In an article in The Weekend Australian (July 11-12, 2020) Dr. Greg Sheridan, writing of the cancel culture forces at work within the West, concludes: ‘The West is under profound challenge internally and externally today. The irrational hatred of the West, within the West, is one symptom of a deep malaise…’

So, how can we live in a rapidly changing and troubled world? We need wisdom, understanding, and the strength to persevere that springs from a growing relationship with the Lord Jesus Christ.

In the opening lines of chapter 2 of his Letter to the young church in Colossae, Paul the Apostle writes of his agonized striving in prayer for the growth and rich quality of his readers’ faith. And in verses 6 and 7 we find keys that unlock the central theme of his letter. He writes: As you therefore have received Christ Jesus the Lord, continue to live your lives in him, rooted and built up in him and established in the faith, just as you were taught, abounding in thanksgiving (2:6-7).

God’s people can waver in their faith in troubled times because there is no change in their life, they are not growing in their relationship with Christ, and they have no heartfelt thanks to God, for who he is and what he has done.

So, let me identify three themes in Colossians 2: 6 and 7.

First, As you received Christ… so now live.

Paul expects the lives of God’s people to be shaped by a heartfelt love for God and a genuine neighbor love – the two themes that we find in the Ten Commandments and in Jesus’ Sermon on the Mount. Having received Christ Jesus the Lord we are now to live in him.

We can think of it like this. When Christ moves into our lives there are many things with which he is not comfortable. There’s a lot of cleaning up to be done, repairs and renovation. But, as anyone who has been involved in renovation and repairs knows, it takes longer and costs much more than originally thought. You only have to watch the program ‘Grand Designs’ to see the truth of this.

It’s like this with our lives. It takes a lot longer and costs a lot more to make our lives a place fit for the king. The challenge is to make Christ Lord in all our affairs.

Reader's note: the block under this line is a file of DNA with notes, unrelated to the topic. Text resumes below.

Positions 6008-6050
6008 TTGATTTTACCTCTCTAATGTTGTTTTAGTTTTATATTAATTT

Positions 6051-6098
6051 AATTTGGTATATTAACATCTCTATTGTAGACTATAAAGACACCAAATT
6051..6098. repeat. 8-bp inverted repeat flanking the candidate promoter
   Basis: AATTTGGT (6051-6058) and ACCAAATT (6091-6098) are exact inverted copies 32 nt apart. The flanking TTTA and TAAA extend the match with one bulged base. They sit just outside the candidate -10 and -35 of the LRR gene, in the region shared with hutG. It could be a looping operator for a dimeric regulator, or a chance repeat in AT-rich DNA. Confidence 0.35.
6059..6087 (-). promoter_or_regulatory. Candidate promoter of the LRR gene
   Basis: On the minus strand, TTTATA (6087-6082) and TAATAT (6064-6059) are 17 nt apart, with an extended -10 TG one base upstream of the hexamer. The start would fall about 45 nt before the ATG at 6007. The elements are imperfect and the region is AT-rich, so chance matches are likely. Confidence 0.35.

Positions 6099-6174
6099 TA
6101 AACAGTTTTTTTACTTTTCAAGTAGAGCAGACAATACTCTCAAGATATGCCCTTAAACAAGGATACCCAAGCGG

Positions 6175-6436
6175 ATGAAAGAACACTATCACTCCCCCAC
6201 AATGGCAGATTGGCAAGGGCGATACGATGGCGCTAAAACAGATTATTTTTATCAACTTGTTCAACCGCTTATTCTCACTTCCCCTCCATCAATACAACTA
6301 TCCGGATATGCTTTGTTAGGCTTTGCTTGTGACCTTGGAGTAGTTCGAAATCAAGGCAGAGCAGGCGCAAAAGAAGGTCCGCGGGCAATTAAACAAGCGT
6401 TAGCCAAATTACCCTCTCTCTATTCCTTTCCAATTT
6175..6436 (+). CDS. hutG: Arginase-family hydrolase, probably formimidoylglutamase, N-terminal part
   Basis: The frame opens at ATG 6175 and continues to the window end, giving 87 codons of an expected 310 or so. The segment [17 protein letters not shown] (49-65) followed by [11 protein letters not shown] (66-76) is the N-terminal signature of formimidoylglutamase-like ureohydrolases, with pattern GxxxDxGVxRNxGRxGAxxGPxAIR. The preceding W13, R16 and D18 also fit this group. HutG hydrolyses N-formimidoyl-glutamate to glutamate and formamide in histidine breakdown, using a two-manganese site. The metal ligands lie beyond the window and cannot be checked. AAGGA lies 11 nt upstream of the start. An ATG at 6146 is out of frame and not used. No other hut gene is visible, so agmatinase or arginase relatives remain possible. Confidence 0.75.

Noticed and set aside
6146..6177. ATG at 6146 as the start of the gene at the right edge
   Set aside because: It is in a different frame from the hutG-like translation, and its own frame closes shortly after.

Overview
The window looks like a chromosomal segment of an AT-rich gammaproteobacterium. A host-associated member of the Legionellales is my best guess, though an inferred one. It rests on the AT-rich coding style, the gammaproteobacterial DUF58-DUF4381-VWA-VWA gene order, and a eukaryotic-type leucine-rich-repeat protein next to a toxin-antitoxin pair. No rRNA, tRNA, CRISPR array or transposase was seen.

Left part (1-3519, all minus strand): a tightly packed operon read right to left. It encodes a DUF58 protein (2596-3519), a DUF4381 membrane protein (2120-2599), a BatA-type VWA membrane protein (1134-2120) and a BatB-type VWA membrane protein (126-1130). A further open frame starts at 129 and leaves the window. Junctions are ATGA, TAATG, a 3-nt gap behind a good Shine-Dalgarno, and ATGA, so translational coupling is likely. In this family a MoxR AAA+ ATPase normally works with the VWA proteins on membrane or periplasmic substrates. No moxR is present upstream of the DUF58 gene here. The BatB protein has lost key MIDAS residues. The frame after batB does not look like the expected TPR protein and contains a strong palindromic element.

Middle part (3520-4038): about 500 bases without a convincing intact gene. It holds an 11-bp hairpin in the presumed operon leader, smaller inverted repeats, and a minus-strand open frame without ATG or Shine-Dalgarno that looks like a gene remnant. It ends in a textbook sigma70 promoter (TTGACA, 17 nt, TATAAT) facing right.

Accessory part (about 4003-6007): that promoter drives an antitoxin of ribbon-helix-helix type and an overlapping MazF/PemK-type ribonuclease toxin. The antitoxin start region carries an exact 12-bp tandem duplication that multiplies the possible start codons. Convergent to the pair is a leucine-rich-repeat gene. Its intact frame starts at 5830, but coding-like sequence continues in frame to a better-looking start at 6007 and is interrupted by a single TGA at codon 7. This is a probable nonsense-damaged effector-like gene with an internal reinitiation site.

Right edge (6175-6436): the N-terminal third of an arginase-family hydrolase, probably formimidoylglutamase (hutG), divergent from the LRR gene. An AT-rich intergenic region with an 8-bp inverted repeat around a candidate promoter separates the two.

Paul develops examples of this in the second half of his Letter. In chapter 3:5 he writes: Put to death therefore what is earthly in you:…  Toss out of your life what doesn’t fit this new life with Christ. Is it lust or sexual immorality, evil desire or greed? Is it anger or rage, malice or slander? Do you always tell the truth? These things belong to the old self. Put on the new self which is being renewed after the image of its creator.

Second, As you were rooted… be built up;…

With mixed metaphors, one from botany the other from building, Paul stresses the need for growth. He doesn’t want God’s people to be stunted in their relationship with Christ Jesus.

Yet there are many who have accepted Christ – that he died for their sins – but who have never gone any further. Consequently, their faith has shriveled up and they have neither a biblical framework to discern the issues, nor the resources to remain firm in their faith in changing and uncertain times.

So how does growth occur? By focusing on ritual and ceremony at church? By chasing after ecstatic spiritual experiences?  No. A genuine growth in Christ rarely comes to people who are not spending time in the Scriptures. And this can true of churches. As ceremony increases, sermons become shorter.

There are times when we’re not motivated to dig deeper into the Scriptures. But sometimes God uses sickness or a crisis in life to awaken us to our need to read the Bible. Sometimes it’s not until we see houses and other trophies of the world for what they are – transient trifles that have a fading and passing splendor – that we see the lasting treasure of God’s truth. And that’s when we begin to grow.

As you were taught… be established in the truth, Paul continues.

For some years a little saying kept me focused on my need for consistent Bible reading: ‘No Bible, no breakfast; no prayer, no paper.’ Yes, the danger with this kind of line is that Bible reading and prayer become a law. But if it is taken as a guide it can be a useful reminder of our need for daily Bible reading and prayer. This is how we can grow in our understanding of God and a richer relationship with him.

And thirdly, abounding in thanksgiving.

To have a thankful heart is to have a contented heart. How often do we get anxious because thankfulness to God is not part of our psyche. The sense of thankfulness within us is a real measure of our growth in Christ. We can’t get taken up with our own desires and moans and groans for long if a spirit of thankfulness to Christ is an essential part of our daily attitude.

When we know deep down in our heart that Christ Jesus is the Lord, that he is our good shepherd bringing good for us out of all the confusion, frustrations and challenges of life, we will find that, quite surprisingly, we will be able to press on with determination and joy in our hearts.

As you have received Christ… so live – honoring Christ through Godly living. As you were rooted… be built up, and as you were taught… be established in the truth – growing in a rich relationship with God through biblical understanding. And, …abounding in thanksgiving – with heartfelt gratitude to God.

A prayer. Lord of all power and might, the author and giver of all good things, graft in our  hearts the love of your Name, increase in us a true faith, nourish us with all goodness, and so by your mercy keep us; through Jesus Christ our Lord.  Amen.